In 1951 the only magazines I was familiar with were Billiken, an Argentine children’s magazine and the historietas (comic book magazines) that my mother bought for me at our Coghlan train station. They were Ratón Mickey
and Pato Donald.
That first photograph I saw in the American publication was (unlike the images in the Argentine comic books) incredibly sharp and the dead soldiers look for real. There were portraits of Lincoln with General Grant by Matthew Brady. The men looked like they could walk out of the page. I made the math that the people in the photograph had been dead for about 97 years. In comparison to what I had learned in my history classes at school that did not seem to be such a long time.
|Brother Vincent de Paul|
In 1958 when I was in grade 10 at St. Ed’s High School in Austin Texas, Brother Vincent de Paul and Brother Dunstan Bowles organized a bus trip to Washington DC. It was in Washington DC that I spotted an Agfa Silette in a pawn shop. I have no idea how much I paid for it. The pawn shop attendant even had film. I asked him what film he recommended. He said, “Kodak Tri-X is the best film you can buy.” This I did.
|Brother Dunstan Bowles|
It took me a year to feel the frustration of this beautiful camera’s limitations. It had no rangefinder so the focusing was by guessing the distances. I felt frustrated that no matter how hard I tried I cold not unscrew the lens. It dawned at me that the one lens it had was the only lens it would ever have.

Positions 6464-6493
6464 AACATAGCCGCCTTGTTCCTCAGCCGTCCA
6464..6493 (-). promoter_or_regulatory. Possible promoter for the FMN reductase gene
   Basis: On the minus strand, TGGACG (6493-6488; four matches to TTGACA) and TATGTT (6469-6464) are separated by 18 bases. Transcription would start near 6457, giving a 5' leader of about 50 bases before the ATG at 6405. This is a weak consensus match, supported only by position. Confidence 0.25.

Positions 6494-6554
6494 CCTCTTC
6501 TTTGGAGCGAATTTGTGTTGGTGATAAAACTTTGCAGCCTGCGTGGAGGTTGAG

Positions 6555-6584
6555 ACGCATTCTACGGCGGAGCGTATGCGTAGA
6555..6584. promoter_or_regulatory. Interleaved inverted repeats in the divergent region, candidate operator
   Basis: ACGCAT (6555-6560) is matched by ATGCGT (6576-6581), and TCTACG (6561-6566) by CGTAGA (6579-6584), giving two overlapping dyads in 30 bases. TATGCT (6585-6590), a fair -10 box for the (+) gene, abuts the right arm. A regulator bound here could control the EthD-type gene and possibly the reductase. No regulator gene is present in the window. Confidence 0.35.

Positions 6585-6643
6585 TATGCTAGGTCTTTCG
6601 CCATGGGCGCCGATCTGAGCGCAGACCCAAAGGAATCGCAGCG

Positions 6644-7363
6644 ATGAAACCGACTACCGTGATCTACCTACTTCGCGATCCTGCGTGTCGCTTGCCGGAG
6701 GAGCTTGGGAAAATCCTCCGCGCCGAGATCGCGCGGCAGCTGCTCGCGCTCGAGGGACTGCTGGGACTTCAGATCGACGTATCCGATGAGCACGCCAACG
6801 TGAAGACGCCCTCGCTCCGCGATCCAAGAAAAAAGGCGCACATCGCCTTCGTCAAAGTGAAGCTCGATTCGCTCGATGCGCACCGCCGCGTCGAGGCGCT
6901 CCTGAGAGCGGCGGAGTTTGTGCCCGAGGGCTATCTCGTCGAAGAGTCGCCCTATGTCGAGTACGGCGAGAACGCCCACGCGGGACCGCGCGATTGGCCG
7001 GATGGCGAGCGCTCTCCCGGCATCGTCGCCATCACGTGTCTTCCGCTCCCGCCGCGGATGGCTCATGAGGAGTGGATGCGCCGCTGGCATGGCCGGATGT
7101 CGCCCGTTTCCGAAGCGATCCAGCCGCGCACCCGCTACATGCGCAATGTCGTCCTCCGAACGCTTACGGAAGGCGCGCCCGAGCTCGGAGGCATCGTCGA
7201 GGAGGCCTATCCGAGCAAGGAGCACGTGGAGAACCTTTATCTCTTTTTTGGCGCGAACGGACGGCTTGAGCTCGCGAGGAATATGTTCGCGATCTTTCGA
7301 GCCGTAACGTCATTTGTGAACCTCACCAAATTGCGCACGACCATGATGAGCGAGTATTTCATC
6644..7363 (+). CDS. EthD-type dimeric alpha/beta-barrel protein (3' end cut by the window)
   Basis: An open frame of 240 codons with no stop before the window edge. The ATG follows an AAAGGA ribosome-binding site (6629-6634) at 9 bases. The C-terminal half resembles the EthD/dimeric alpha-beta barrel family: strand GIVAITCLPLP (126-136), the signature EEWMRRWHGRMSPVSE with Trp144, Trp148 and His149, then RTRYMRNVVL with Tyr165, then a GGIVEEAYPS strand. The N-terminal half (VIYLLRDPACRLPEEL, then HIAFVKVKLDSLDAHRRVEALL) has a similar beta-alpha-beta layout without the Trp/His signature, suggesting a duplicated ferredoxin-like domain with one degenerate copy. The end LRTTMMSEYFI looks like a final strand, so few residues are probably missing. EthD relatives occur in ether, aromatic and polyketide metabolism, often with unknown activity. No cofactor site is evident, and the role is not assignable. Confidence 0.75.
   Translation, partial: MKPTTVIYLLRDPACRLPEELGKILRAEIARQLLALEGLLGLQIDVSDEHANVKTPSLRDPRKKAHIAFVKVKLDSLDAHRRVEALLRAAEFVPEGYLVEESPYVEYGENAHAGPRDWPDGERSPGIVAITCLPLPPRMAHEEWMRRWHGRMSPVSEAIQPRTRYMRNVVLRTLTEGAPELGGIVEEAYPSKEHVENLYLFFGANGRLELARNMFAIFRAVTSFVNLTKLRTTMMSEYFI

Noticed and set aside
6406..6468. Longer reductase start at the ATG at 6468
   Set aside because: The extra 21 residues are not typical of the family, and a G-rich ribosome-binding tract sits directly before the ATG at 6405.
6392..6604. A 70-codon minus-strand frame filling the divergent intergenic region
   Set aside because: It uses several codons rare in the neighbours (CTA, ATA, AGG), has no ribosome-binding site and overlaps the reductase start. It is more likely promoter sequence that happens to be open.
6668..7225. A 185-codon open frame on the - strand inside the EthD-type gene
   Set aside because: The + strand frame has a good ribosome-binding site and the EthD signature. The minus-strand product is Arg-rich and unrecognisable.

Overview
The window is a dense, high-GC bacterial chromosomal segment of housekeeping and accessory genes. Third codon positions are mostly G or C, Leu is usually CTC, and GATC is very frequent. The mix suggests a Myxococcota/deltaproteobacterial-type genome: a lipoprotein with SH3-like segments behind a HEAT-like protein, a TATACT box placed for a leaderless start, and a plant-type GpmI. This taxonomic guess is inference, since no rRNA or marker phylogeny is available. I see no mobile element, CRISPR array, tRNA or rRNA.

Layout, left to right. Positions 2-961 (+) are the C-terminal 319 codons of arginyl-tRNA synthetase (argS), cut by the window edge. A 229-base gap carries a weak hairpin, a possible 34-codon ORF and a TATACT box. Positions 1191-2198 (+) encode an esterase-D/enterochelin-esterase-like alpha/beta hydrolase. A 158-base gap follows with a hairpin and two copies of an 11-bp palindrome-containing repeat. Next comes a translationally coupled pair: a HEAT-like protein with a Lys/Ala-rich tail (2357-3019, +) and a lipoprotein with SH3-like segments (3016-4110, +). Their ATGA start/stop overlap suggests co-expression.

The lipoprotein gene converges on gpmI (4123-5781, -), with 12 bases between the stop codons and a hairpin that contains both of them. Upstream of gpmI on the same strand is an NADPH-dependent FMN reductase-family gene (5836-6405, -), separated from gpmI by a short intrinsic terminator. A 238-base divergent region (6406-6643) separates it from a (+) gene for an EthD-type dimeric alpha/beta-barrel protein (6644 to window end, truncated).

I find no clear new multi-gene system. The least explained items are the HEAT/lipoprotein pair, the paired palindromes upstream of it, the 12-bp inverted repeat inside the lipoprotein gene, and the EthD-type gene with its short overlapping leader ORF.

It was in grade 11 that I made up my mind that I needed to buy a new camera. The one I wanted was similar to the one that my friend Brother Anton Mattingly (below, left) had. We both spoke Spanish. I took his Spanish class instead of Latin thinking it was the lazy thing to do. I soon learned I was not going to be as easy as I thought it would be. Brother Anton taught me Spanish grammar. He liked to take snapshots with the most beautiful camera I had ever seen. It was a Pentacon with a Zeiss Biotar F-2 58mm lens.
|Brother Anton Mattingly|
At the time I worked for Brother Hubert Koeppen. He paid me wages to clean the basketball gym and to work with him in his shop where he sold model cars and airplanes. It was there that we re-used all the paper streamers that he and I would use to decorate the school dances. We would carefully bring them down. I would roll them carefully into rolls and staple one end to another. We had boxes of red, orange, white, green, etc coloured streamers.